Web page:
Bee Balm Plant Information and Care Guide

Bee balm plants have beautiful blossoms and attract pollinators. Are you taking care of it correctly?

When I first started my garden, I wanted to establish native plants with lovely, colorful blossoms. After some searching, I learned that bee balm was just what I needed. Best of all, true to its name, it attracts pollinators to my garden.

If you’re looking for a plant to add long-lasting color to your garden, bee balm may be the answer—the plants are long-blooming perennials that grow swiftly and can reach heights of three feet or more.

General Information

Bee balm is an herbaceous perennial native to North America, valued for its beautiful, colorful flowers. Bee balm belongs to the mint family, with fragrant leaves and a variety of culinary and medicinal uses.

Bee balm plants bloom in mid to late summer with clusters of crimson, pink, or purple tubular blossoms and are best planted in the spring or autumn. The plants attract a range of useful animals to the garden, such as bees, butterflies, and hummingbirds. 

Purple flowers of beebalm plant fully blooming

Why Grow Bee Balm?

The blossoms of Bee Balm are quite beautiful, as evidenced by the photos. They’re capable of putting on quite a show. I have planted them in my garden and let them compete for space with other grasses and flowers. 

Apart from blossoming, the most important reason to cultivate bee balm is that it is good for pollinators! Bees and other pollinators will be drawn to the plants due to the large quantity of blossoms and the length of the bloom period. Overall, this plant might be considered a pollinator powerhouse.

Hummingbirds are drawn to all varieties, but particularly to monarda didyma and fistulosa.

I have also spotted hummingbird moths near my plants, which look much like lethargic hummingbirds.

Which Variety to Grow?

Every variety of bee balm is lovely. My favorite variety is mondarda fistulosa. This pink variety appears to thrive practically anywhere, including in the hard clay soil of my garden.

Pink beebalm flower blooming in the garden

Care Guide


Bee balm is a moisture-loving plant that thrives in wet conditions. As a result, depending on your climate and location, you should water the plant frequently enough so that the soil never dries out completely.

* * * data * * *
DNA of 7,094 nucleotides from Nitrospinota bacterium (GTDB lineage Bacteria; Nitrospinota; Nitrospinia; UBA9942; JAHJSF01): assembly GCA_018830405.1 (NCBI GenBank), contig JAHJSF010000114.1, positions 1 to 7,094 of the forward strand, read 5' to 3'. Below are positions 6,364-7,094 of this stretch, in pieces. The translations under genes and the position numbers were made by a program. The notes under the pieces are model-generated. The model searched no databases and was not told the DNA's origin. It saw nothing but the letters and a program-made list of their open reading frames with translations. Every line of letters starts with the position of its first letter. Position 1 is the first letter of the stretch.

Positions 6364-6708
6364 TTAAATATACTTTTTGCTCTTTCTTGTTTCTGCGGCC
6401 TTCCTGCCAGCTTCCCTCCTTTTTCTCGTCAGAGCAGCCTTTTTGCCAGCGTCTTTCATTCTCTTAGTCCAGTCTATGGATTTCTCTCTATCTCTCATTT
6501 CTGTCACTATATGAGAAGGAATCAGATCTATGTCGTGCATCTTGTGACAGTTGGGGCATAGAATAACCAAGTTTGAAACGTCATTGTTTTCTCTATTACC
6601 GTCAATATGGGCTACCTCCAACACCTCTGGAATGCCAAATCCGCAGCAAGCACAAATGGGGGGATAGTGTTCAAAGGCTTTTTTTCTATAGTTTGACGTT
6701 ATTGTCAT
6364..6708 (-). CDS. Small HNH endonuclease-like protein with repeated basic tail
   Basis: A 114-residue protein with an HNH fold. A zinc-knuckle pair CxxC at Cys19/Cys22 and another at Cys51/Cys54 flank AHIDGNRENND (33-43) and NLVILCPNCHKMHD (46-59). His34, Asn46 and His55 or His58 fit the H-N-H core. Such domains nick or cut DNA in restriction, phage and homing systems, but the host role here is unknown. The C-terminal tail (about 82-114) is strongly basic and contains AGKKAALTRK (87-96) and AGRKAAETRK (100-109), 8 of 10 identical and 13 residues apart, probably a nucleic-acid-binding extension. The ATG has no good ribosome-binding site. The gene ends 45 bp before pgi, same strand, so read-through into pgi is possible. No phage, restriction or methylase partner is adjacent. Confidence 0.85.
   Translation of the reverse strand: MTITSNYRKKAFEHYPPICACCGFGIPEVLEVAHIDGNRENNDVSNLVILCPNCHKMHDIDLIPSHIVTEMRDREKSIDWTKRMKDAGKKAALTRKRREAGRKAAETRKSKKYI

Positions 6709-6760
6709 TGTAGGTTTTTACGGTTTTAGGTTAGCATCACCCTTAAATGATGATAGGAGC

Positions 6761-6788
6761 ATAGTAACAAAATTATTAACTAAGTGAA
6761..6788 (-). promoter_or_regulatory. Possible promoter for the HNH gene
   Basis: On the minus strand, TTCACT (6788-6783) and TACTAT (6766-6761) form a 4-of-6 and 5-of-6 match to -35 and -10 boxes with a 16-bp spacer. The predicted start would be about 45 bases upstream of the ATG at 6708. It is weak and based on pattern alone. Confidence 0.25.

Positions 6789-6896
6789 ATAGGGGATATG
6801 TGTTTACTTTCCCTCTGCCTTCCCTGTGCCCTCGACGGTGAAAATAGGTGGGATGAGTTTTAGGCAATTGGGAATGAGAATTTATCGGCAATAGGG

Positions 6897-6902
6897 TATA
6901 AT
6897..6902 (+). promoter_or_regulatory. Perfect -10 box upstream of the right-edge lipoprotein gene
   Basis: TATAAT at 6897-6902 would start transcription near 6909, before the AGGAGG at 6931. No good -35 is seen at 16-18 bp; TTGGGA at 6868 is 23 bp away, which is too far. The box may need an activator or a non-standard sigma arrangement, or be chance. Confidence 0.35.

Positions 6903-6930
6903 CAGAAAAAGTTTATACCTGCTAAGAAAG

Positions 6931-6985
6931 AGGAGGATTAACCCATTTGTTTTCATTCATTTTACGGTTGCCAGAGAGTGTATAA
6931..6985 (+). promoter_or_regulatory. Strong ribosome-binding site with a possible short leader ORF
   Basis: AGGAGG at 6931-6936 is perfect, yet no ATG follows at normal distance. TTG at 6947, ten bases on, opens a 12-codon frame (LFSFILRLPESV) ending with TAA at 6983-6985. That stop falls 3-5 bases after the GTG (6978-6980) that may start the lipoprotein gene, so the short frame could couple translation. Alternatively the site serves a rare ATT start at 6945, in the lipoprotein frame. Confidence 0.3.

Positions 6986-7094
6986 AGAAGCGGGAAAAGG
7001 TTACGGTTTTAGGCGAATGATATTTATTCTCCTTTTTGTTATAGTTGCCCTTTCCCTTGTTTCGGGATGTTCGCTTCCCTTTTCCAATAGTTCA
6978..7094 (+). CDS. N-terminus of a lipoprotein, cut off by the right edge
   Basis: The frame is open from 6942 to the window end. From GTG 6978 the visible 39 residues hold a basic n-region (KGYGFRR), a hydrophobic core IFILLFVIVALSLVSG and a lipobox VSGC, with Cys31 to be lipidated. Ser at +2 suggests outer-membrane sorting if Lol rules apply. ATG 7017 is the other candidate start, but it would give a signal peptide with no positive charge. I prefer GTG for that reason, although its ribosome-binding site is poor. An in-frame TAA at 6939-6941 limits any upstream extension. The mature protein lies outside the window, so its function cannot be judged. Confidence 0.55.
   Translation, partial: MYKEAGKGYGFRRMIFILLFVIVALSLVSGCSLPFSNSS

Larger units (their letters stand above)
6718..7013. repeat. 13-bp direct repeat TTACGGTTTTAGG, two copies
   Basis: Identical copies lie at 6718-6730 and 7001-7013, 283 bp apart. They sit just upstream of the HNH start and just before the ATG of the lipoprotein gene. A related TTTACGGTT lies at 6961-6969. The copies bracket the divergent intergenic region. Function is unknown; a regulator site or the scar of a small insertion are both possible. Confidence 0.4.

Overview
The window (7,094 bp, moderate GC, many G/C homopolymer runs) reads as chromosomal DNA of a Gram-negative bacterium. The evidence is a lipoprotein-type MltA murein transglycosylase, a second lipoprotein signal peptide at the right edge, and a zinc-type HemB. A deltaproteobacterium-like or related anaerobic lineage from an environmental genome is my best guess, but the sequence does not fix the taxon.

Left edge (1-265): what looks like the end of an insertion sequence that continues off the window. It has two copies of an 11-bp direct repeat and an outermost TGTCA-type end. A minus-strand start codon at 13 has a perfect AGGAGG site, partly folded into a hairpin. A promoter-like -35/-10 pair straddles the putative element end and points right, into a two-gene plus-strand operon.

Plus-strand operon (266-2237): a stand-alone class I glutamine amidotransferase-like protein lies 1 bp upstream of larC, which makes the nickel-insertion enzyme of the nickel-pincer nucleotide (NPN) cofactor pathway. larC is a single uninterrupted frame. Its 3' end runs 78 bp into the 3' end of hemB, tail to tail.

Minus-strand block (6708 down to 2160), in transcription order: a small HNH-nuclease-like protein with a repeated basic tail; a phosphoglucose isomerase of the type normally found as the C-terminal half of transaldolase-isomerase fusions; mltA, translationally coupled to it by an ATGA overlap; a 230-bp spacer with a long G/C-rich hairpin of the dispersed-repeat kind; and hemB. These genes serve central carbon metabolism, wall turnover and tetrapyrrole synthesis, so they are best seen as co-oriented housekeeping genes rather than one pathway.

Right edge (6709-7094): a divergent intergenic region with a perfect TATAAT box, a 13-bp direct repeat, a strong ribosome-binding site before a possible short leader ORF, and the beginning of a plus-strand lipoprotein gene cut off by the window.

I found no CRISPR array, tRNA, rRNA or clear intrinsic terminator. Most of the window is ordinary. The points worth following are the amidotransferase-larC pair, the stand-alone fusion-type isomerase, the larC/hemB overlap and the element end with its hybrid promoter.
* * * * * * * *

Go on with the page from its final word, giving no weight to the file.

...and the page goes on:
A constant watering regimen is especially important during the first year of cultivation, when the root system establishes itself.


Bee balm does not require as much or as frequent fertilization as other plants. In the early spring, a small amount of an all-purpose garden fertilizer, such as 10-10-10, sprinkled around each plant is usually sufficient.

Excessive fertilization should be avoided since that can lead to powdery mildew on the plant.


Fans of bee balm appreciate the plant’s wild, rustic appearance, but it should still be pruned on a regular basis. Consistenteadheading will lengthen the blooming season and avoid self-seeding.

To keep invaders from competing with the plant’s shallow roots, weed the plant’s base on a regular basis.

Violet flower of a beebalm plant

Diseases and Pests

There are a few insects that like to eat bee balm, but they’re usually easy to deal with. Aphids feed on plant foliage, draining it and secreting honeydew, a sticky liquid that covers the leaves and can lead to mold formation.

Spider mites consume bee balm plants by sucking fluid from the leaves and petals. Plants may develop spotting, discoloration, and deformed foliage, and they may finally lose their leaves.

Stalk borer larvae burrow into plant stems and feed on the tissue within. Yellow trash will surround wilting plants with tiny holes in the stems. When cutting through the stem, you can find 1.5-inch-long caterpillars.

In all of these instances, regular weeding and early identification of insects can help you eliminate the problem quickly, usually by using insecticidal soap.

Powdery mildew is a fungus that frequently wreaks havoc on bee balm plants. This gray, powdery fungus settles on the plant’s foliage and spreads from there, browning and drooping the leaves.

It survives on plant waste and spreads its spores by wind and water. It thrives in humid settings with minimal air movement.

While mildew is unavoidable during high-humidity seasons, there are precautions you may take to reduce the risk of mildew.

To begin, select a planting place that receives at least 6 hours of direct sunlight per day. In the spring, thin the stems to enable more light and air into the plant. Divide the plants every few years in the autumn. Reduce watering, especially during periods of high humidity. Avoid overhead watering. Weed on a regular basis to improve air circulation. Mulching can also help with moisture regulation.

Alaine Connolly
Alaine has been working way too hard in horticulture since 1992, beautifying golf courses, resorts, and hotels. She is a part time landscape designer who works full time caring for a 28,000 square foot public garden. At home, she maintains her own 400 square feet plot. Alaine lives in northern Illinois - zone 5b.
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